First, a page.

Angourie Point Wind Statistics, Winter averages since 2006
The rose diagram shows how frequently and how strongly the wind blows from different directions through a typical southern hemisphere winter. The biggest spokes point in the directions the wind most commonly blows from and the shade of blue suggests the strength, with dark blue strongest. It is based on 7266 NWW3 forecasts of wind since since 2006, at 3hr intervals, for the closest NWW3 model node to Angourie Point, located 13 km away (8 miles). There are insufficient recording stations world wide to use actual wind data. Invevitably some coastal places have very localized wind effects that would not be predicted by NWW3.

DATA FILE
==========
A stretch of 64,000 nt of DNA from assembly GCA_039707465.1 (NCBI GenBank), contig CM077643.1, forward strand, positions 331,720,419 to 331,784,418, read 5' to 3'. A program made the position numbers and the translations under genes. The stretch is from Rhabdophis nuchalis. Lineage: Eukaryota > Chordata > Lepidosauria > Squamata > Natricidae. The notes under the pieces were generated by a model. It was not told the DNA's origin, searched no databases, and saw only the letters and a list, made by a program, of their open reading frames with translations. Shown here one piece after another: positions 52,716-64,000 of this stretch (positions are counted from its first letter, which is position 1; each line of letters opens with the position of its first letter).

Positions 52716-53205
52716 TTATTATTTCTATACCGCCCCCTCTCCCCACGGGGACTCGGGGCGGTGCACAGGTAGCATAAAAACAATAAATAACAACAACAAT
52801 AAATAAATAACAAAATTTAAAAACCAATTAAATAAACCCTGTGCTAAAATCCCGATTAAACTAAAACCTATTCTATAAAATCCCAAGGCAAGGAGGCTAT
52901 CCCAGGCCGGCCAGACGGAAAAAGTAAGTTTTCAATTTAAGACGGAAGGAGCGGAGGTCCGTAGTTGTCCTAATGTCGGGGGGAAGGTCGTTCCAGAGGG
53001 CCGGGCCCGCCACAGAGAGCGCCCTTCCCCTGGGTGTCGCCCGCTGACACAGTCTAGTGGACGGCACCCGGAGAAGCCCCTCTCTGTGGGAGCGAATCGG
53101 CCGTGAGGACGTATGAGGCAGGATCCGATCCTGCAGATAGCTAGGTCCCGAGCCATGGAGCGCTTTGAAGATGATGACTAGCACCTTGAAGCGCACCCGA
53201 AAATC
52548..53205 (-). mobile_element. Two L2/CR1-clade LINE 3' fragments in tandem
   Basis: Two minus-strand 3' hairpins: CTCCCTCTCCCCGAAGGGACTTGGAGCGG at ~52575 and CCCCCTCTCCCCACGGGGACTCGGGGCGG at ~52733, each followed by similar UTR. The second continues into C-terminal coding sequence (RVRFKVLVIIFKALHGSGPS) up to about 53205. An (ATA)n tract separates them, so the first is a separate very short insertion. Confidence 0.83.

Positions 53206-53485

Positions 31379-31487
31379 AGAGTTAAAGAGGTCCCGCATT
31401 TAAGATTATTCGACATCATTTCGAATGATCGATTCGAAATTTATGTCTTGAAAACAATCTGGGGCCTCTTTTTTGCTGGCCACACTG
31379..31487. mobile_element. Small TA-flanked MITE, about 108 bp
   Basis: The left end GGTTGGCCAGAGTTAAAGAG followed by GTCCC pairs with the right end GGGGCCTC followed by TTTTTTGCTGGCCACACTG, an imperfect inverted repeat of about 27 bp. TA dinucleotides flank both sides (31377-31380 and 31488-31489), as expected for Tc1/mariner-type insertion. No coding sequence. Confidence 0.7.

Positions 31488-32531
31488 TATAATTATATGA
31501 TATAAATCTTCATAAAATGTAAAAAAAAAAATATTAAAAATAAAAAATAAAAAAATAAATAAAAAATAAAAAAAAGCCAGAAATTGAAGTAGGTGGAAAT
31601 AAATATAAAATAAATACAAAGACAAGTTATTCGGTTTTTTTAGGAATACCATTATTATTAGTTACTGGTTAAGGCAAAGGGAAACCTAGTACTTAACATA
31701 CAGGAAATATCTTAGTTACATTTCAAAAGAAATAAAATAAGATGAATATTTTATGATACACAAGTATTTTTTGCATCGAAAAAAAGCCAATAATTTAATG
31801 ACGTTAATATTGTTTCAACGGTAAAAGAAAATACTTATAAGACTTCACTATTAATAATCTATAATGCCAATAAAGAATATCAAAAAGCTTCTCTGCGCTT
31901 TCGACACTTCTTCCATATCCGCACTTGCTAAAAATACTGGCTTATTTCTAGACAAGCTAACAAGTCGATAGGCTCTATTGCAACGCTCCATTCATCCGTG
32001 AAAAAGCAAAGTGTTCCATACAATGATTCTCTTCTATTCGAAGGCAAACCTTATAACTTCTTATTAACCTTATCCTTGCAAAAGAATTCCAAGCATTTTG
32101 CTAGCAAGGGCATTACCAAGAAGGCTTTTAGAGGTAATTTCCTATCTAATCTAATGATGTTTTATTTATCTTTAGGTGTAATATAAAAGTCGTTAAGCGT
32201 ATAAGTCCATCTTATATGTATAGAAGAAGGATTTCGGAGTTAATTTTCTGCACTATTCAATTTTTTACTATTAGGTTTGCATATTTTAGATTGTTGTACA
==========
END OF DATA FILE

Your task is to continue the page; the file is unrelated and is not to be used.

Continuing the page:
According to the model, the dominant wind at Angourie Point blows from the E. If the rose plot shows a nearly round shape, it means there is no strong bias in wind direction at Angourie Point. Converseley, dominant spokes represent favoured directions, and the more deep blue, the stronger the wind. Spokes point in the direction the wind blows from. Over an average southern hemisphere winter, the model suggests that winds are light enough for the sea to be glassy (light blue) about 6% of the time (5 days each southern hemisphere winter) and blows offshore 21% of the time (20 days in an average southern hemisphere winter). In a typical southern hemisphere winter wind stronger than >40kph (25mph) was predicted for only a single days at Angourie Point
IMPORTANT: Beta version feature! Swell heights are open water values from NWW3. There is no attempt to model near-shore effects. Coastal wave heights will generally be less, especially if the break does not have unobstructed exposure to the open ocean.